Lastly, asylum is available to those individuals in the United States (or those presenting themselves for asylum at the border) who have suffered or fear that they will suffer persecution due to race, religion, nationality, membership in a particular social group, political opinion, and meet all other qualifications. An applicant must apply for asylum within one year of arrival to the United States. After one year in asylum status, the applicant may apply for permanent residency. The United States also offers refuge to those outside of the U.S. who are “of special humanitarian concern,” and have been persecuted or fear persecution due to race, religion, nationality, political opinion, or membership in a particular social group. Unlike asylum, a refugee, however, must receive a referral to the U.S. Refugee Admissions Program for consideration as refugee.

Keep in mind that the above list is limited to only the broad categories of immigration law. We look forward to exploring specific programs and topics in future blog posts.

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Deed Record - Real Estate - Real PropertyTitle insurers often discover defects in transactions after escrow has closed. When this occurs, they regularly request that parties to a real estate transaction execute “corrective” trust deeds or grant deeds. However, parties should consult with counsel before doing so, as the title insurer may have a bigger problem on its hands than it is causing the owner to believe.

For example, in the 2015 case of Whitmore v. Wells Fargo, the Chapter 7 Trustee of a bankruptcy estate filed an adversary complaint contending that what the title insurer labeled a “corrective deed of trust” signed shortly before the bankruptcy was in fact an unenforceable obligation. Specifically, the title insurer covenanted to the lender that the debtor owned certain real property when the lender provided a trust deed signed by the debtor in refinancing the property. In fact, the debtor’s wholly-owned corporation owned the property at that time and at all times thereafter. In other words, the debtor’s trust deed was worthless, meaning the property was free and clear of any valid, enforceable liens. Before the bankruptcy, the lender, through the title insurer, filed a lawsuit and demanded a corrective deed of trust, which the debtor signed as president of his wholly-owned corporation.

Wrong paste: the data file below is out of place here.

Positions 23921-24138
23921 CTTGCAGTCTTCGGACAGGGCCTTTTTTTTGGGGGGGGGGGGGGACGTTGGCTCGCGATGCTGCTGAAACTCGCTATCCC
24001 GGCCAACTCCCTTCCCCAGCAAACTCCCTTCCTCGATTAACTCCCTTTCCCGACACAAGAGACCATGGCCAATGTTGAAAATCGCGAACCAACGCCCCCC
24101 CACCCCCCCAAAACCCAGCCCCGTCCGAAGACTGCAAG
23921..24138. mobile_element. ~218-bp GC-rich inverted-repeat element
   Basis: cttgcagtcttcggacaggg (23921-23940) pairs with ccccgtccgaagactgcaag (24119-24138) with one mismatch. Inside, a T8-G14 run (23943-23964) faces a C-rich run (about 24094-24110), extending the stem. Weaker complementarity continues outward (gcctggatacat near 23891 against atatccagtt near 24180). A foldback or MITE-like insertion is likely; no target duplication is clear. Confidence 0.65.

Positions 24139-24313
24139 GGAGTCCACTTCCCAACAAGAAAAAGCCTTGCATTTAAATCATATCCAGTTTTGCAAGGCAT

After the bankruptcy was filed, the Trustee alleged that this made the debtor a guarantor of the corporation’s debt, and that such a guarantee was unenforceable for lack of contemporaneous consideration. Specifically, under California Civil Code § 2787, a guarantor is “one who…hypothecates property as security” “for the debt of another,” and that guarantor/surety relationship is created when one party executes a mortgage/deed of trust on their own property to secure the debt of another. See Bull v. Coe, 77 Cal. 54, 61-62 (Cal. 1888).